Using artificial intelligence to embrace the future

05 September 2023

Jason Andriessen CFP®

Jason Andriessen is consulting partner at financial services research boutique MYMAVINS and chair and co-founder of Catalpa, a community of independent financial planners.

Artificial intelligence (AI) continues to grow in popularity and financial services is not immune. In this article by Jason Andriessen of MYMAVINS we look at how AI is being used in financial services to provide an innovative solution to cumbersome Statements of Advice.

“My colleagues, they study artificial intelligence. Me? I study natural stupidity”

– Amos Tversky

They say that the sooner you recognised that mathematical psychologist Amos Tversky was smarter than you, the smarter you were.  With long-term collaborator Daniel Kahneman, Tversky developed prospect theory, a ground-breaking concept in the 1970s and foundational to the emerging field of behavioural economics.

Now, 27 years after his death, financial advisers are finally on the verge of using artificial intelligence to improve their clients’ financial decisions.

The confluence of two recent events has started a new conversation about the future of the documentation of advice.  Stephen Jones has identified 14 QAR recommendations for fast tracking, among them replacing “the unwieldy statements of advice with something that is fit‑for‑purpose”.

At the same time, machine learning – technology where computers can solve complex problems using algorithms trained on big data sets, has gone mainstream. Generative artificial intelligence tools, like OpenAI’s large language model ChatGPT which was only released in November last year, are quickly becoming ubiquitous, democratised and in everyday usage in businesses large and small.

Stopping the production of long, cumbersome, time-consuming and wasteful Statements of Advice (SoAs) that clients rarely read is the first important step.  But how can we use generative AI to replace the SoA with something fit-for-purpose?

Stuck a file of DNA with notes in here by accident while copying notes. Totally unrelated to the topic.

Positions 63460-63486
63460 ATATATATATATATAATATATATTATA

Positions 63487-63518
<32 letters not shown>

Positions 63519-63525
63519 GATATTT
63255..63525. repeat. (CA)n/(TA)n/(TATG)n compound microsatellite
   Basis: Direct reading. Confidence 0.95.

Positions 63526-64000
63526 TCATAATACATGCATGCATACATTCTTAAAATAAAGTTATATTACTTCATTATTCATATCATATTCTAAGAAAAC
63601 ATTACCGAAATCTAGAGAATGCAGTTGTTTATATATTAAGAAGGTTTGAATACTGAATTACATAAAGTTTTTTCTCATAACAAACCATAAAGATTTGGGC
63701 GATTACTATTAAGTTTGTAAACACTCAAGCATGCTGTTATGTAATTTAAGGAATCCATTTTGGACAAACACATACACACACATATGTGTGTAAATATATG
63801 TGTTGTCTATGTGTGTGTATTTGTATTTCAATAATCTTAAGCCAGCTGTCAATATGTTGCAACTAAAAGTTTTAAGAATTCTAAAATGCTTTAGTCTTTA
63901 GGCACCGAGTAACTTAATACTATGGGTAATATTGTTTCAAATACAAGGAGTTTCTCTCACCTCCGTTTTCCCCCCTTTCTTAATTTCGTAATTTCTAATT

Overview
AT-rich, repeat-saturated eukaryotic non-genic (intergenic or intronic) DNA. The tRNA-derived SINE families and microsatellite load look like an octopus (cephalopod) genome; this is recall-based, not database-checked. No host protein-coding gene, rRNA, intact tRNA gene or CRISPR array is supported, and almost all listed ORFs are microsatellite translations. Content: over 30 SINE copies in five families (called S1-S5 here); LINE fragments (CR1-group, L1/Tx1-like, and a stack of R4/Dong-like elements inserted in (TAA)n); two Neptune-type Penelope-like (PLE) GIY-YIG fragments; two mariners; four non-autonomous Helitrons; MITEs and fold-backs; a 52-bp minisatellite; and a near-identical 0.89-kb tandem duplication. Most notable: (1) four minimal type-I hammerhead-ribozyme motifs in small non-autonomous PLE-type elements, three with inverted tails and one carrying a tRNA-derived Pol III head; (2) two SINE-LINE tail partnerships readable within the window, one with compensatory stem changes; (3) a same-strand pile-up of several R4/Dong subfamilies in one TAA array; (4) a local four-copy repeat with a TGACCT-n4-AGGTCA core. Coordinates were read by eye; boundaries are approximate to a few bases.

Purpose of an SoA

In research conducted in late 2021 for the then FPA (and now FAAA), MYMAVINS explored how consumers would react if the written statement of advice was replaced by a video recording.  The findings of the research have been made available on FAAA’s member portal.

By doing the research, we gained insight into the utility of SoAs from the client’s perspective.

For clients, SoAs serve three purposes: (i) they inform the client so they can decide on the advice; (ii) they are also a useful prop to use when discussing the advice with third parties; the spouse, accountant, or a trusted friend; and (iii) SOAs act as a kind of insurance policy providing protection should things go wrong in the future.

What is fit-for-purpose? 

So, a fit-for-purpose replacement of an SoA is something that can simultaneously inform the client, support a conversation with stakeholders about the advice after the meeting and be an effective record of what was agreed if things go wrong in the future.

Ultimately, clients are seeking a resource that effectively summarises what they are seeking to achieve, the strategic recommendations, any product recommendations, and a conclusion on how the advice meets their needs.

Use case for generative AI

Something fit-for-purpose needs to be anchored in andragogy; the principles used in adult learning. The key tenets of adult learning provide insight into why the long, arduous SoAs typically go unread.  Adults learn only what they feel they need to learn to solve a problem and learn best in informal situations. They enjoy the challenge of problem-solving, and like to get involved in the learning process, rather than be passive consumers of content.

Imagine a world where clients don’t receive a 60-page SoA.  Instead, they are provided with a link to a personal portal with access to their digital records.  Rather than expecting the client to read the content, clients could interrogate their digital records, asking via a chatbot for explanations of financial concepts, and enquire about the strategies recommended, any product recommendations and how the advice will meet their objectives.

Now stop imagining that world. It’s already happening.  MYMAVINS currently uses this technology when delivering research reports to clients. We call the functionality Talk to the Report. We have also successfully prototyped custom trained SoA chatbots fit for task and audience – they work impressively well in maintaining accuracy while bringing clarity to users by accommodating how they think and come to understand.

Professional financial advisers are at crossroads that present an opportunity to be truly innovative in how we deliver and document advice.  If we can make the most of it, we will enhance the user experience and understanding of the advice they receive, while increasing the efficiency of delivery, in turn reducing the cost to deliver and achieving better client outcomes.

To find out more visit us at

Jason Andriessen is consulting partner at financial services research boutique MYMAVINS and chair and co-founder of Catalpa, a community of independent financial planners.

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